Thursday, June 25, 2009

The Meaning of Life

What’s life about? For many, it’s about proving to themselves and to the world that they are a “somebody.” Some call it “self-actualization.” The late and influential psychologist, Abraham Maslow, made this term an emblem for the “me-generation.” According to psychiatrist Sally Satel, Maslow maintained that, in order to flourish,

"Human beings must first satisfy their basic needs for food, water, shelter, and safety. As soon as these basic needs are met, a new set emerges: “belonging needs” and “esteem needs”…Individuals who felt safe, loved, and confident…could then move on to a higher state of creative or ethical being…" (One Nation Under Therapy, 60)

This is Maslow’s arduous ladder to success that must be climbed and endured if we are going to become “self-actualized.” It’s essentially up to us. However,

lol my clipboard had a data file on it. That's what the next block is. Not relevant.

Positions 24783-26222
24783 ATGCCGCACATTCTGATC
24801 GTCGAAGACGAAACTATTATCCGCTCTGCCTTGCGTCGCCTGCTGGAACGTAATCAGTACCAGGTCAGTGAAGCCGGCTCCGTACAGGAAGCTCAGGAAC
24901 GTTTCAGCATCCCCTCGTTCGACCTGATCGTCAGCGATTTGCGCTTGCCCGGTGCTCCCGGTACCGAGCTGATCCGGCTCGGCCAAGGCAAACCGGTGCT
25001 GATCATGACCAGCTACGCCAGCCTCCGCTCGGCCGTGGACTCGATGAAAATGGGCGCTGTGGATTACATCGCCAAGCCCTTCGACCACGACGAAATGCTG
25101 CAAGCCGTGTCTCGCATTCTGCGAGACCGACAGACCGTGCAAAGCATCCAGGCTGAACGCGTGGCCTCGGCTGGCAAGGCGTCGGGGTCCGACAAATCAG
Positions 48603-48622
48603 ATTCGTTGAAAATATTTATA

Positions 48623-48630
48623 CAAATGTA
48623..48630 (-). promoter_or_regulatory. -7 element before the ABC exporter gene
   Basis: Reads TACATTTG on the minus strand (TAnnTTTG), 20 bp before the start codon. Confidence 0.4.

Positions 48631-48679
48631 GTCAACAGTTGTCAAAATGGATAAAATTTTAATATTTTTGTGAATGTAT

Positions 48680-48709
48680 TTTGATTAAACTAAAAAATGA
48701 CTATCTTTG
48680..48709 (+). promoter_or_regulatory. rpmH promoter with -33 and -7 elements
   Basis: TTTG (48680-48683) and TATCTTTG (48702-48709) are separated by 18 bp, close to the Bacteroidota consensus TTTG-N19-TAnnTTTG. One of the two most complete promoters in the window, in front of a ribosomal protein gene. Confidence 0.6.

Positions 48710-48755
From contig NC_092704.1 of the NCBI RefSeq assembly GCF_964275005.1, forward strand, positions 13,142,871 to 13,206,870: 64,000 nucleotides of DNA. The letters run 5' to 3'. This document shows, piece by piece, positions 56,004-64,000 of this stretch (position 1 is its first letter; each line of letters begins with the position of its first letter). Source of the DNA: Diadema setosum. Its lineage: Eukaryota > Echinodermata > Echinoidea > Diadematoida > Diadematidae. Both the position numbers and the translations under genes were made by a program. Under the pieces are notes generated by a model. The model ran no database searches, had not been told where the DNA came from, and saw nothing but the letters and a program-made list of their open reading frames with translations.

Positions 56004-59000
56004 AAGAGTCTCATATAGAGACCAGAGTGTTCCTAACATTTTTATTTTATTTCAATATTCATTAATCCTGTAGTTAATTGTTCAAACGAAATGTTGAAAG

"Maslow claimed that only a small percentage of human beings, no more than 2 percent manage to reach this higher stage of being." (61)

Consequently, 98 percent represent the losers—a painful and discouraging thought to those of us who want to be the “somebodies.” (Maslow continues to remain popular, but that’s among the multitudes who all regard themselves as part of the 2 percent! Such is human denial!)

In contrast to this, in Christ, we are all important and beloved (Ephesians 3:17-20). We don’t have to worry if we’ll make it because we’ve arrived (Galatians 2:20)! It’s no longer about us, but about Him (Romans 8:31-32)! He has taken charge of our lives, and we represent His workmanship (Ephesians 2:10). We don’t have to worry whether we are good enough for this honor—and we aren’t!—because He has given us the gift of His righteousness:

"God made him who had no sin to be sin for us, so that in him we might become the righteousness of God." (2 Cor. 5:21)

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